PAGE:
A portrait of Badu Bonsu II drawn by lieutenant commander W. Storb during the king's captivity. The portrait was published in Tengbergen (1839).

After his arrival, Verveer took some time to form a coalition with other coastal peoples to attack Ahanta. An offer by the Asantehene to send 30,000 troops was rejected as it was seen as a cover by the Ashanti to gain a firm grip on the coastal peoples, but smaller offers of help by Enimir, Axim and Sekondi were accepted. On 30 June 1838, Verveer's force, which had been supplemented by 2,000 Elmina troops, set out to Ahanta.[7]

Badu Bonsu's messengers had in the meanwhile plead for a peaceful solution, and offered up to 200 ounces of gold for Badu Bonsu's pardon. Most Ahanta, at least those not too implicated in the earlier altercations, had already submitted themselves, and the campaign, which lasted for a month, mainly involved chasing rebels and destroying Ahanta towns such as Busua and Takoradi.[7]

Badu Bonsu II was relinquished even before the expedition reached Ahanta proper, extradited by one of his people for 10 ounces of gold. He was then trialed at an ad-hoc open-field court-martial and given the death sentence on 25 July 1838.[8][9] He was publicly hanged on the spot where Maassen and Cremer had been shot. According to Douchez, Badu Bonsu's head was then severed from his body by a medical officer of Elmina by the name of Schillet, and to be preserved as a curiosity.[10]

Five other leaders of the rebellion were subsequently hanged at Elmina on 20 August 1838. Thirteen others were condemned to a forced exile to the Dutch East Indies, where they were to work government coffee plantations on Nusa Kambangan, a prison island. A final thirty-six rebels were forced to work at the coffee and cotton plantations in Elmina. Governor Hendrik Bosch then granted amnesty to the rest of the Ahanta people during his installation on 8 August 1838.[10]

The role of Pieter Bartels[edit]

Both Tengbergen and Douchez report that many saw a mulatto by the name of Pieter Bartels as the main instigator of the conflict. According to witnesses, it was Bartels who, after Maassen fired a warning shot at Butre, shouted "Cowards! You are twenty times stronger than the whitemen! Shoot them!"[11] Bartels was indeed exiled to the Dutch East Indies for his involvement in the war.[10]

According to Douchez, it was personal revenge that drove Bartels to his actions. Pieter Bartels, son of governor Cornelius Ludewich Bartels and a local woman, and half-brother of the wealthy and influential mulatto trader Carel Hendrik Bartels, had initially made a promising career in the administration of the Dutch Gold Coast. As a native speaker of Fante, Dutch and English, his position as a mediator had been a great asset to the administration, and in reward he was installed as commandant of Fort Batenstein at Butre in 1834. His career came to a sudden end when on 3 March 1836, George Maassen—the same person that was later shot at Butre—and Hendrik Tonneboeijer—who later would become interim governor—complained to then-governor Christiaan Lans about Bartels' behaviour towards them. According to Douchez, the conflict between the three originated with a spirits-induced boxing match between Tonneboeijer and Bartels at Shama, which had been won by Bartels. According to Douchez, Tonneboeijer was greatly upset to have lost a match against a mulatto. Not able to cool Tonneboeijer down, Bartels put Tonneboeijer in Fort San Sebastian's prison, of which Bartels was the commandant at the time. Governor Lans took sides with Tonneboeijer in the conflict and saw Bartels as unfit for government service. Bartels was given an honourable resignation from government service on 11 June 1836 and settled as a trader in Ahanta.[12]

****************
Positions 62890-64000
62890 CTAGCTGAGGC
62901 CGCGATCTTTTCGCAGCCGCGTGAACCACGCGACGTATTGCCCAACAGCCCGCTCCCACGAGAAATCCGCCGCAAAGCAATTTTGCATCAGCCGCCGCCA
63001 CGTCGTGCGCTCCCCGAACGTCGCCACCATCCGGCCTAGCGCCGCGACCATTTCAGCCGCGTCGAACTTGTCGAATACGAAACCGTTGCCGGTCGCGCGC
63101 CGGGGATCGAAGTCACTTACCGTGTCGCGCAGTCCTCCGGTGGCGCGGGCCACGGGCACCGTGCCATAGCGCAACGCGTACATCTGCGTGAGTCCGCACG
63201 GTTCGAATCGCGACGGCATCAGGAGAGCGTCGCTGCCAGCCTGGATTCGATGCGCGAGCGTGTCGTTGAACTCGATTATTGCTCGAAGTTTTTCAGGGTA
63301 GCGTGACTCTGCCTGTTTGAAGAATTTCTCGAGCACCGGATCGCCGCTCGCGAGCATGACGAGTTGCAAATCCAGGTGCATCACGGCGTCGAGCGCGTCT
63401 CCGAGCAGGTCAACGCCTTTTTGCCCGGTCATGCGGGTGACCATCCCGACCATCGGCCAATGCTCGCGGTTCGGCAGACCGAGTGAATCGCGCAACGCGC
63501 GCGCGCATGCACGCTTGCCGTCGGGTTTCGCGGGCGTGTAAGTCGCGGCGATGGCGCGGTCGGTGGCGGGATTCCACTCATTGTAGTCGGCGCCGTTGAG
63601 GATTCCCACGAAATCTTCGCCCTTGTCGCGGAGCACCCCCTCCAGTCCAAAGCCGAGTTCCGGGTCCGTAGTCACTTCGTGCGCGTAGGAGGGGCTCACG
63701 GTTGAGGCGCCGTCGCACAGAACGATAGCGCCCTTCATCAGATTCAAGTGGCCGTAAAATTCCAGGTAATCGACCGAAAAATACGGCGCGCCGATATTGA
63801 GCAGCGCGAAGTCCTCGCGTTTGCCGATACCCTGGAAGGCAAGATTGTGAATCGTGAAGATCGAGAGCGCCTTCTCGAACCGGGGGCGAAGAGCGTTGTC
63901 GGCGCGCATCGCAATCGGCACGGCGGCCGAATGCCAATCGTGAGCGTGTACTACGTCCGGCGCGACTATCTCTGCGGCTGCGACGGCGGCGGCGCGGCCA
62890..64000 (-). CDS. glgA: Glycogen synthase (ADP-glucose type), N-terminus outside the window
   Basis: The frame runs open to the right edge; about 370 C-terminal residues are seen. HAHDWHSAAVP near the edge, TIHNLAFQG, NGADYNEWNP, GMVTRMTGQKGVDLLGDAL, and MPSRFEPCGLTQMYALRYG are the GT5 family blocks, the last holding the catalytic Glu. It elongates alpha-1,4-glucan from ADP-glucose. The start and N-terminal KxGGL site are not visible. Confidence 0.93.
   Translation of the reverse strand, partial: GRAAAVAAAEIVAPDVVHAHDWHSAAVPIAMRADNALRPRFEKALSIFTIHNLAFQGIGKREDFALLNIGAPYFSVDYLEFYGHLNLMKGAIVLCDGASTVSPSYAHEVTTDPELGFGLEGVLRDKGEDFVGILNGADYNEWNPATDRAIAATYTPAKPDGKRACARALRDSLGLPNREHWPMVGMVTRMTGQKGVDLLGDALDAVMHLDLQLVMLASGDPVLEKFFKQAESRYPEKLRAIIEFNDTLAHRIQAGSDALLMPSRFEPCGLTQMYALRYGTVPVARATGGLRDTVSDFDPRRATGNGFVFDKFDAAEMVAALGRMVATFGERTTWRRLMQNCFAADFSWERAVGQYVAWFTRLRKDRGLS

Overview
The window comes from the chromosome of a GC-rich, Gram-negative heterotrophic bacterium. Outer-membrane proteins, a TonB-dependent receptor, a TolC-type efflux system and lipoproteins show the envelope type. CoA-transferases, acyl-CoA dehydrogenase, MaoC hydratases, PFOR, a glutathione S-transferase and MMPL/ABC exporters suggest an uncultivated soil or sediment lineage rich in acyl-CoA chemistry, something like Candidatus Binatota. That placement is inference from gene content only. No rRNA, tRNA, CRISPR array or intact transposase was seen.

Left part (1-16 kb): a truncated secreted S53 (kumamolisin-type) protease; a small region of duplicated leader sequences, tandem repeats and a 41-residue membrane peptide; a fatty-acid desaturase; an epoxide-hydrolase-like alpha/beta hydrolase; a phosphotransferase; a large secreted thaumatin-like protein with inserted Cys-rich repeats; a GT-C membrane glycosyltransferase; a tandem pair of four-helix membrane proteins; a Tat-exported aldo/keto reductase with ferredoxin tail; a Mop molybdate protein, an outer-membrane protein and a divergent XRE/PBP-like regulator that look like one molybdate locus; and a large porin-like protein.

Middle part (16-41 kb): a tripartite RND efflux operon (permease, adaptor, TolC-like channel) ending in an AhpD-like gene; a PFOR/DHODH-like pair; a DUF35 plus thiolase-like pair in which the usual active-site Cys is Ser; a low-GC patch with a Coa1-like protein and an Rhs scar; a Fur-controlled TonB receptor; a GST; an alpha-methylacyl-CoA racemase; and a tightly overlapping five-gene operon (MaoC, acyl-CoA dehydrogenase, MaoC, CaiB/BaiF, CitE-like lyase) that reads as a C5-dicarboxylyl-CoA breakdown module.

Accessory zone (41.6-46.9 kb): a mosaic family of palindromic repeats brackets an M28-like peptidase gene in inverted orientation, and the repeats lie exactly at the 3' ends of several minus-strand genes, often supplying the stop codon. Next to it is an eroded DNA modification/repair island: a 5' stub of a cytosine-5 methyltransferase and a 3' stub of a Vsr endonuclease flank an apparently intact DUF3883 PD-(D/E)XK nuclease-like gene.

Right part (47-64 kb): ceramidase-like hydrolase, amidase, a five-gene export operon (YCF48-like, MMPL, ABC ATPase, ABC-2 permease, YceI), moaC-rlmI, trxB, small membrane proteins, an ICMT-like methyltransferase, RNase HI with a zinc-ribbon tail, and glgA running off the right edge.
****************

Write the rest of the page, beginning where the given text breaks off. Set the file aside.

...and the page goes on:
Douchez' account might seem far-fetched at first, but according to historian Albert van Dantzig, his version of the story is backed up by archival documents. Not only was Bartels' forced resignation chronicled, Tonneboeijer's erratic behaviour and hot temper were also documented: in 1835, Tonneboeijer had to be relieved of his command of Fort Santo Antonio at Axim because he had set parts of the town on fire, only to be accused of extortion later that year and serving eight days in confinement on Fort Coenraadsburg for absence without leave. During his tenure as interim governor, Tonneboeijer set fire to the canoe men quarter of Elmina as he judged they had been to slow in meeting his requests for assistance, and forcefully cleared another part of the overcrowded town for a new street plan.[13] Tonneboeijer was hated by the local population and the news of his death was met with a sigh of relief. It is therefore highly likely that Lans' siding with Tonneboeijer in his dispute with Bartels had more to do with Tonneboeijer's colour of skin rather than with reason.[14]

Racism is also evidenced in Verveer's letter to the governor-general of the Dutch East Indies in which he explained Bartels' exile. Verveer recommended Bartels for a lower administrative position in the Dutch East Indies, as his career in the administration of the Dutch Gold Coast had shown his capabilities. Verveer argued, however, that after his dismissal, Bartels' "inborn character, always prone to violence and drunkenness, had worsened" and how he "finally became morally a negro."[15]

Aftermath[edit]

Citing provisions in the Treaty of Butre, the 1656 treaty which governed the relations between the Dutch and Ahanta, the Dutch reorganised the Ahanta state after the war, appointing Anthony van der Eb, the new Dutch commandant at Fort Batenstein, as Vice-Governor of the Ahanta Protectorate (Dutch: vice-gouverneur voor het Ahantasche Landschap), and keeping the country under close control with an enlarged military and civilian presence.[16] Pieter Bartels was to remain in exile in the Dutch East Indies, where he died in Semarang in 1847.[17] Despite the warning of Verveer that Bartels should not come in contact with the African recruits for the Dutch East Indian Army, Bartels knowledge of Fante proved too worthwhile: Bartels translation of army regulations into Fante and Twi was widely used in the army [18]

The head of king Badu Bonsu II was rediscovered in the Leiden University Medical Center (LUMC) in the Netherlands by Dutch author Arthur Japin, who had read the account of the head during research for his 1997 novel De zwarte met het witte hart. Japin found the head in 2005, stored in formaldehyde at the LUMC.[19][20] In March 2009, government officials announced that the head would be returned to its homeland for proper burial,[21] [22] a promise fulfilled on July 23, 2009, after a ceremony was held in The Hague.[23]

See also[edit]

Citations[edit]

References[edit]